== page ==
5. Can anyone help me understand how jealous is a noun in Zechariah 8:2 word #14 KJV? Also how to find that syntax for all of the OT?
        1. Given "The Granville Sharp Rule States": When the copulative και [usually translated “and”] connects two nouns of the same case, [viz. nouns (either substantive or adjective, or participles) of personal description, respecting office, dignity, affinity, or connexion, and attributes, properties, or qualities, good or ill], if the article ὁ, or any of its cases, precedes the first of the said nouns or participles, and is not repeated before the second noun or participle, the latter always relates to the same person that is expressed or described by the first noun or participle: i.e. it denotes a farther description of the first-named person. What would be the best search syntax to find examples in the Greek NT? All help much appreciated!
          1. Hi Bob. The best way to do this, if you have the Greek Grammatical Constructions Dataset (documentation here: https://ref.ly/logosres/cidbdocgkgram?ref=GrammaticalConstructions.gsharp ) would be to search your Greek NT for: {Section <GramCon GSharp>} , as shown below.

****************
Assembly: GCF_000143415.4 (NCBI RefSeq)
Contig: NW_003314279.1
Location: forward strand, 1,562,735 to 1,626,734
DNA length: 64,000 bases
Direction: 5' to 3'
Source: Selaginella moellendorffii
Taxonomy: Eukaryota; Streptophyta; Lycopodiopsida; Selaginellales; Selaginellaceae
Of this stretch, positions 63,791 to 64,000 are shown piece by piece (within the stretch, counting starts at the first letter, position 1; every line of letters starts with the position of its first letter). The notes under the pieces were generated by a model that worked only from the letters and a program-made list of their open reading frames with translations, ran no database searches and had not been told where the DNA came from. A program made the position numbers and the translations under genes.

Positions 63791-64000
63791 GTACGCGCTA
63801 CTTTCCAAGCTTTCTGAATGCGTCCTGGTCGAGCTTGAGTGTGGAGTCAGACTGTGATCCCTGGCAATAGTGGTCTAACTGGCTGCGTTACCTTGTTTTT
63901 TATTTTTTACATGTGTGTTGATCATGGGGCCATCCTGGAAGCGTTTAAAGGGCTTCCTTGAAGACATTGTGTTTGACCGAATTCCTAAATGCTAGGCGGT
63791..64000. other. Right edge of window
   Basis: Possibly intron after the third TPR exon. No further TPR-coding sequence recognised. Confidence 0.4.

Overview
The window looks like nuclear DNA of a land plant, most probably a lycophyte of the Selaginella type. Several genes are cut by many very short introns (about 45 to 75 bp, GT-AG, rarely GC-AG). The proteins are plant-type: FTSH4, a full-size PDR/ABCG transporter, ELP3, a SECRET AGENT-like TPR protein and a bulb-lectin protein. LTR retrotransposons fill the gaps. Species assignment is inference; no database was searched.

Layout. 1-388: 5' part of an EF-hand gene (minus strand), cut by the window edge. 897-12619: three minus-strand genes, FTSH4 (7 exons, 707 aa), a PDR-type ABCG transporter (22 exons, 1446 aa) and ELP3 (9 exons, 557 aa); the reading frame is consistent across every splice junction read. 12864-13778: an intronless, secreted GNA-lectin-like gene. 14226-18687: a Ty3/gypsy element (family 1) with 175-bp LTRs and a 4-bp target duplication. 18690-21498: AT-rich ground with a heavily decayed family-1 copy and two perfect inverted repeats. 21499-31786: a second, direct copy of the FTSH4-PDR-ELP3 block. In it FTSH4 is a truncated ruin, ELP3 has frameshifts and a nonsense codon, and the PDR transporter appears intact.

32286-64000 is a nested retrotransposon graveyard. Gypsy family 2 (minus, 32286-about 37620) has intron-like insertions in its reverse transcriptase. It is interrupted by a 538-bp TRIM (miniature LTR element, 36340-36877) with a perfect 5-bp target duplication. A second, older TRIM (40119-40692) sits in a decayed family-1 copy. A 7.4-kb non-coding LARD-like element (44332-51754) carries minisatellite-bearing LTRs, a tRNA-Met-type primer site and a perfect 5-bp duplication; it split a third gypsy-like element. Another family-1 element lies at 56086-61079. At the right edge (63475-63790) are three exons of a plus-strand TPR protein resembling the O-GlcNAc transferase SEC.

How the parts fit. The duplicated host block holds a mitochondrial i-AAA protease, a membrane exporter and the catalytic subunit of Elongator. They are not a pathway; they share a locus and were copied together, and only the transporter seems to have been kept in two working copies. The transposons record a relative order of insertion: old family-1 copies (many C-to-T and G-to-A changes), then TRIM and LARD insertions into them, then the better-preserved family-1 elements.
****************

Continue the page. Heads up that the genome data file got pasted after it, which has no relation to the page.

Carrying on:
2. Great response, and quick. Works great too. Thanx much!
        2. It has been a while since I have done syntax searches. What I want to find is frequency of what some call 1st attributive position (article, modifier, noun) and 2nd attributive position (article, noun, article, modifier). I'm teaching participles right now. The structure I'm looking for (2nd position) is illustrated by Matt. 7:13, particularly the phrase ἡ ὁδὸς ἡ ἀπάγουσα (εἰς τὴν ἀπώλειαν), as compared with ὁ ζῶν πατὴρ of John 6:57 (1st attributive position). I want to be able to find examples of each structure. I would appreciate any help anyone can give. I have Cascadia and Lexham and OpenText.